MonthJune 2010

Richard Metzger – Mediapunk Interview

Richard Metzger

Richard Metzger was the co-founder and creative director of Disinfo. He’s now the online editor at the LA Times’ alt weekly Brand X and the host of his own online talk show Dangerous Minds. He talked to me by phone on May 24th from his home in LA about the end of Hollywood as we know it, the future of advertising, and the circus that is the right-wing media.

You co-wrote a book treatment, which was originally called Hollywood Ending and then you renamed it Free for All, on the subject of digital piracy. Could you tell us about the research you did and the conclusions you came to?

This was written in the beginning of 2007 and I co-wrote this extended treatment, which ended up reading like a mini-book, with my old friend Steven Daly, who is a long-time contributing editor at Vanity Fair*. It was taken from what I had seen as someone who was working in the DVD distribution business and also as someone who was downloading quite a number of things myself , true for Steven as well and so seeing it from that insider’s perspective and as someone who was also doing a lot of downloading. We looked around and that story wasn’t really being told. Parts of the story were being told in a lot of different places, but it had never been told in one place with a narrative arc. Since the time we wrote that treatment, a number of books have come out on the topic, but nothing exactly like what we wrote about.
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Entering the Temporary Art Zone with Hakim Bey

Hakim Bey Endarkenment

Hakim Bey has of late been involved in a number of time-based art installation events in New York State. One such event is covered on the band the Loss of Eden’s blog.

The artwork happened simply. There was little ceremony, perhaps to the confusion of some in attendance who had hoped for a chant or a reading. Peter presented items, one by one, and placed them into a hole in the ground that would be filled with cement. Among these were crystals, a fancy bat skeleton from Carolina Biological, the remains of the incense itself…it made me wonder: must things be buried that they may return? Do we re-enchant our environment when we return to the point zero?

Loss of Eden: Entering the Temporary Art Zone with Hakim Bey

Suspended-animation cold sleep achieved in lab

suspended animation

Dr. Mark Roth’s team at the Fred Hutchinson Cancer Research Center has figured out how to freeze and re-animate worms and yeasts. The trick is that they must be oxygen deprived before freezing. Knowing that there’s been a few well known cases of humans being frozen and revived, they’re hoping they can extend this technique to humans.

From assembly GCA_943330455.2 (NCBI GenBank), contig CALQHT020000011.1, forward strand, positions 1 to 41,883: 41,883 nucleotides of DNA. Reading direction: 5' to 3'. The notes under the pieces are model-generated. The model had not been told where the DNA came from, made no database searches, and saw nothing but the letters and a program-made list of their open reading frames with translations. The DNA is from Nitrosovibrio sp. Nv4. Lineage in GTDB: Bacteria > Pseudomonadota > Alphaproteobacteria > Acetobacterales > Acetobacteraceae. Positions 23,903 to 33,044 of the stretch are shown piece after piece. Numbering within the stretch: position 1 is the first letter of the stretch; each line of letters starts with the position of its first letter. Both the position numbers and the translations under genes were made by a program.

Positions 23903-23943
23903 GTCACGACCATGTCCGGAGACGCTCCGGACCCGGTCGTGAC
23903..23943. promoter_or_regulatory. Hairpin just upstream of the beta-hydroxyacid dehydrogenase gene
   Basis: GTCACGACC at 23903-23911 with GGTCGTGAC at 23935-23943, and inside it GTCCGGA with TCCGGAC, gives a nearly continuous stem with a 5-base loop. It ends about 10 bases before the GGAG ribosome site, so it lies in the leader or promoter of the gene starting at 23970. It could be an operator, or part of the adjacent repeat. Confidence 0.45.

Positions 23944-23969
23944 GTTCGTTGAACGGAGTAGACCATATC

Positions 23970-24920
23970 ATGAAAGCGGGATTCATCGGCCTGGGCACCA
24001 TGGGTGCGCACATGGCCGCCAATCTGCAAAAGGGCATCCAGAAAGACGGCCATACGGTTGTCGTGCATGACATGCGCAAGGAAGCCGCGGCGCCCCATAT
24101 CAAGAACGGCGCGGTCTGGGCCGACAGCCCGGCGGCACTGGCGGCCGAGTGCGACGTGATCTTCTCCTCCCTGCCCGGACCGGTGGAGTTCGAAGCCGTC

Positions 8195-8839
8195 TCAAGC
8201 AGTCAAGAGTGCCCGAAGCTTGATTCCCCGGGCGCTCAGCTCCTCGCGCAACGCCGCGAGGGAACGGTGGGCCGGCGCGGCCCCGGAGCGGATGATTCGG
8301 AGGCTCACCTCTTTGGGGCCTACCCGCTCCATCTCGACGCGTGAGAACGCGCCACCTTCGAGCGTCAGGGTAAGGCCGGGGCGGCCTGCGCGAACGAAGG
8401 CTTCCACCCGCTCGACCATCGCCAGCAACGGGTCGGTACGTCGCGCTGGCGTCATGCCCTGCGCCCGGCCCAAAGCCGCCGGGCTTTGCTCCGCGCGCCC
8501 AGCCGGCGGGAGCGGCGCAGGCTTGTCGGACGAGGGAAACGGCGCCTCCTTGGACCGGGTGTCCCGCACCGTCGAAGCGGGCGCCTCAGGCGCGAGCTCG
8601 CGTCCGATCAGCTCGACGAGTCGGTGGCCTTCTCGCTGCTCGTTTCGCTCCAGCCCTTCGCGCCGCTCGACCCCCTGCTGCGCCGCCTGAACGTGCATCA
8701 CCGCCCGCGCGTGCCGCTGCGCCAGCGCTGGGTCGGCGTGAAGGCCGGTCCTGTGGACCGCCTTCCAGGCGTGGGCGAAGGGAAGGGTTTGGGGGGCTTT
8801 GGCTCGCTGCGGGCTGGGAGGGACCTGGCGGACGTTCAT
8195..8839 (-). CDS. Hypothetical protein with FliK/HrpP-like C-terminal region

The idea here is not so much to place people into deep freeze in order to endure lengthy interstellar voyages, a staple idea in science fiction but unlikely in the near future (humanity is struggling even to assemble a Mars mission right now).

Rather, Roth and his colleagues think that their work might lead to techniques that would let paramedics or doctors “buy time” for severely injured or ill patients by putting them into suspended states like those achieved by Nordby and Uchikoshi. Then, once the underlying problem had been fixed, they could be reanimated.

The Register: Suspended-animation cold sleep achieved in lab

See also: Roth’s TED talk on suspended animation

Is ‘Barefoot Bandit’ Colton Harris-Moore in South Dakota?

Wanted: Colton Harris-Moore

The South Dakota crime spree started after Harris-Moore apparently left the Northwest, donating $100 to a Raymond animal hospital and stealing a $450,000 yacht on his way to Oregon, then reportedly stealing more cars as he made his way toward Idaho.

A few days after Harris-Moore’s trail went cold in Boise, Idaho, on June 12, authorities in South Dakota noticed an unusual series of incidents:

• A vehicle with Washington state license plates was found abandoned in South Dakota, according to a local news station.

• A vehicle was reported stolen from the Spearfish, S.D., airport and another was stolen from the Yankton airport on Tuesday.

• One or more homes were burglarized in the same area, not far from the airport.

• In one of the burglaries, police say a man who fits the description of Harris-Moore occupied a home while the family was on vacation. The family came home and surprised him in their house, and the man fled the scene.

KATU: Is ‘Barefoot Bandit’ Harris-Moore in the Midwest?

Lots more Harris-Moore stuff at Colton Harris-Moore Fanclub

Open-Source CMS/Blog Software for Musicians Seeks Crowd-Funding

Dbasr introduction video from Joshua Ellis on Vimeo.